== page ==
Last weekend, quite unexpectedly, I got a chance to visit Nationalmuseum Design, located on the 4th floor of the Kulturhuset building. The museum currently exhibits ‘Domestic Futures’ collection, which is based on the works of young artists trying to design interiors of the future households. Some of the models involve living outside the Earth, electrical self-sufficiency or utensils and furniture made of recycled materials.
The exhibition is divided into three parts:
- Back to the Nature // Åter till Naturen
- Bio-tech Living // Det biotekniska Livet
- Space Colonization // Bosättning i Rymden.
The first design scenario visualize the life without extensive consumption and emphasize the value of recycled products. In this projection, independence from appalling shops or supermarkets is of the greatest value.
The picture presents two collections: Tribaling Mass Producion by Ma’ayan Pesach and The Alchemist’s Dressing Table by Lauren Davis. The first displays a dinner set made of modern mass-produced materials, waste products coming from the food industry and biological material such as bones, hair and skin. The Tribal tableware questions lost relationship between the consumer and the origins of food, aiming for repurposing the leftovers of the present extensive consumerism. The latter, in turn, gives an insight into transformative powers of alchemy that would enable us to produce natural cosmetics at home. Using elementary materials, such as wood, metal, glass, dried herbs and liquids, the future inhabitants in this scenario will be controlling both the production of the skin care products as well as their impact on the environment.
The bio-tech interior conceptualizes embracing biotechnology in the common household architecture. Dressing the Meat of Tomorrow by James King displays a fiberglass reinforced polyester-made lab-grown steak, based on latest developments in histology and tissue engineering. Growing your own in vitro food spares the humanity from sacrificing thousands of animals. With cattle MRI scans, molds are created to shape your own plate of appetizing meals.
Another concept, Bioplastic Fantastic – Between products and organism utilizing bioresin and silicone is a Johanna Schmeer’s idea on the forthcoming human nutrition. Replacement of the traditional food with synthetic objects that produce essential nutrients in forms of liquids and powders is her vision of alternative food engineering. Food objects are based on bacteria with similar functions in nature, combining functional part of the biological circuit with a non-living matter.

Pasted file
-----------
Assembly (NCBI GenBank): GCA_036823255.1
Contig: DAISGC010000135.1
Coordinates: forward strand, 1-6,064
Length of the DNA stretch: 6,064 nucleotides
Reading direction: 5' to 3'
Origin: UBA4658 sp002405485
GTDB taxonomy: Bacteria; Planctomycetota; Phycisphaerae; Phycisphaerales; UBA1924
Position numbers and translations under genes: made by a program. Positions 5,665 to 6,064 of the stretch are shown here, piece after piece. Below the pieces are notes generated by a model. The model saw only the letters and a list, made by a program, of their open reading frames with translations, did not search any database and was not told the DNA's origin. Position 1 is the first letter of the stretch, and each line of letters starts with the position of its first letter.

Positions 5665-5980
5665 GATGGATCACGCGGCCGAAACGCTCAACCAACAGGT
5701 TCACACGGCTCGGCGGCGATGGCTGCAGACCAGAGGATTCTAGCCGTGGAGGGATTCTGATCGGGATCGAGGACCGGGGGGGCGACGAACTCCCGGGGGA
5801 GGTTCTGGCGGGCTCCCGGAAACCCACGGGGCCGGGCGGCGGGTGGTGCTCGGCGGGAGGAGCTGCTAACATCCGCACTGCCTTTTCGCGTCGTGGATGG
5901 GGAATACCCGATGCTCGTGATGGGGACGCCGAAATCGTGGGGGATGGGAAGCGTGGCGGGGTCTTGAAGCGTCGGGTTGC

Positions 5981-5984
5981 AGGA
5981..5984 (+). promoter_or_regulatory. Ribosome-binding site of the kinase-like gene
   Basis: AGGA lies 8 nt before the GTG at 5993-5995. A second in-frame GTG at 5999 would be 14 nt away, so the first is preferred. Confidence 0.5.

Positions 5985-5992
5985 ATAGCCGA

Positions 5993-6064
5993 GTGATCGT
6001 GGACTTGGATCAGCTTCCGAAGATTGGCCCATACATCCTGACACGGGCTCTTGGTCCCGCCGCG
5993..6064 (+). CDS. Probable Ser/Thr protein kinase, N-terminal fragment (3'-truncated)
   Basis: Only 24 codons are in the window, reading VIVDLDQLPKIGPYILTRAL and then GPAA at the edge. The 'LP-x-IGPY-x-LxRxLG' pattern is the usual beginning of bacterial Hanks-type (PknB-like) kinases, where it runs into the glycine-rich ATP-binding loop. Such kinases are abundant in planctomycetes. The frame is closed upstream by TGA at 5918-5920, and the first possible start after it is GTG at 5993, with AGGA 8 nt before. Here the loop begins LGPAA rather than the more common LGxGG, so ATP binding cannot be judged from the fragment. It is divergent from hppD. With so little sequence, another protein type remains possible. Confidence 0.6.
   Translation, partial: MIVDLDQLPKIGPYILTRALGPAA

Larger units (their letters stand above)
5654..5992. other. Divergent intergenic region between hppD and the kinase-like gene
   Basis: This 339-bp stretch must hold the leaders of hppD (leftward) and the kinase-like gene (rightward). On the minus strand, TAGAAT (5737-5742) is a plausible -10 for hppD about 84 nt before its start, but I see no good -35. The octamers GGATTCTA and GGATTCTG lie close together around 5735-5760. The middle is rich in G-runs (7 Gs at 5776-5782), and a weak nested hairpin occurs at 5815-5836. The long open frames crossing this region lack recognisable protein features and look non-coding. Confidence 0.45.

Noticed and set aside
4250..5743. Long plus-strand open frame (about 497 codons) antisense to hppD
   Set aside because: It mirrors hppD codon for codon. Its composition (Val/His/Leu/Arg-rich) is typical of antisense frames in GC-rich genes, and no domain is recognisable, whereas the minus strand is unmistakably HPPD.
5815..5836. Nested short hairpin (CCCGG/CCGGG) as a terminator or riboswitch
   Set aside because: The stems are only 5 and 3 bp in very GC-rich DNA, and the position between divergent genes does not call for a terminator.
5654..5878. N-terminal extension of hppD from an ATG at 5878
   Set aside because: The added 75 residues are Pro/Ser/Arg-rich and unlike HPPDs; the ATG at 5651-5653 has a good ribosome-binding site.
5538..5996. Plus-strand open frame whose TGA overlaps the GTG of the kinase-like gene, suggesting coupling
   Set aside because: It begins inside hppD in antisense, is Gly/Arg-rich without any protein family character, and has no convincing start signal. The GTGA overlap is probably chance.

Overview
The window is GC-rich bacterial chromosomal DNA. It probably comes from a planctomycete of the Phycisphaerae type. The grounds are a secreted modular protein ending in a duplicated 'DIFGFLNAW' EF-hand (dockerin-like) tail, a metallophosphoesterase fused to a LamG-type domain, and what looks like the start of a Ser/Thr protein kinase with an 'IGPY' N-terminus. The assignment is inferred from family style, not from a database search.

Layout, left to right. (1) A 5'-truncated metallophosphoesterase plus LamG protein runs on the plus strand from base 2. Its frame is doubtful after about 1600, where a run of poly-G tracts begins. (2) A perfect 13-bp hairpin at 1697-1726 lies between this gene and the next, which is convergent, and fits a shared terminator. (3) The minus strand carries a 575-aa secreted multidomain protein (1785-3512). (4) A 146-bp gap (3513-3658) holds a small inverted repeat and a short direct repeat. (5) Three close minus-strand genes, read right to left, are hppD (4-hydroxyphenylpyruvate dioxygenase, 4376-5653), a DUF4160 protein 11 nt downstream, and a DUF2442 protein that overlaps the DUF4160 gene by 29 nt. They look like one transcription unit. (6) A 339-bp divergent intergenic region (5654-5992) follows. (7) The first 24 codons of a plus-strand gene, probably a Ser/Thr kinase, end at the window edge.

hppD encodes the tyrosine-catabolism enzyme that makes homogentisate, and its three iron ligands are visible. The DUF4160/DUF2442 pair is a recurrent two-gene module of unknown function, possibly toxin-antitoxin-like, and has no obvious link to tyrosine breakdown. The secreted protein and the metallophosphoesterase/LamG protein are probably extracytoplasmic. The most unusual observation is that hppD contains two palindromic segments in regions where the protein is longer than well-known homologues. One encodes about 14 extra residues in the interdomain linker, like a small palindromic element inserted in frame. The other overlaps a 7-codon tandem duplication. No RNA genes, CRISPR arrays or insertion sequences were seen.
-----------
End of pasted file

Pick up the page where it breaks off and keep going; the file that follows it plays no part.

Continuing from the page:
Another group of designers wonders how our life and architecture would look like if we had to leave our planet and start a new episode of humanity on the other one. The main point of these exhibits is an impact of extreme conditions on our basic needs like eating, drinking, wearing clothes and kissing.
Meteorite Cabinet by Studio Swine is a piece of furniture inspired by the exploration of our Universe with a special focus given to the Comet ’67P/Churyumov-Gerasimenko. The material of the cabinet – aluminium foam and titanium-plated steel – is based on the research of astral objects that has recently fallen to Earth.
Exoplanet Travel Posters by NASA/JPL, on the other hand, presents us with the fictional space agency bureau that will be responsible for the interplanetary voyages. Three posters feature recently discovered planets by NASA’s Kepler telescope that proved to have similar conditions to those on Earth making them habitable worlds for the humans from XXIII century.
Extreme Environmental Love Hotel, Carboniferous Room by Ai Hasegawa is a close space able to simulate impossible places to go to, such as Jupiter, Makemake, Cha 110913-773444 or young free-floating planetary-mass object OTS 44. Simple solution based on plastic manipulates invisible atmospheric conditions and predicts how the extreme conditions would influence kissing and sex of the future humans and how our bodies would adapt to those extreme changes.
To see the whole exhibition, go directly to Kulturhuset 4th floor at Sergelstorg. Open until 15th of November.
80 kr homo sapiens
60 kr homo sapiens with a student card
Free for homo sapiens under age of 21.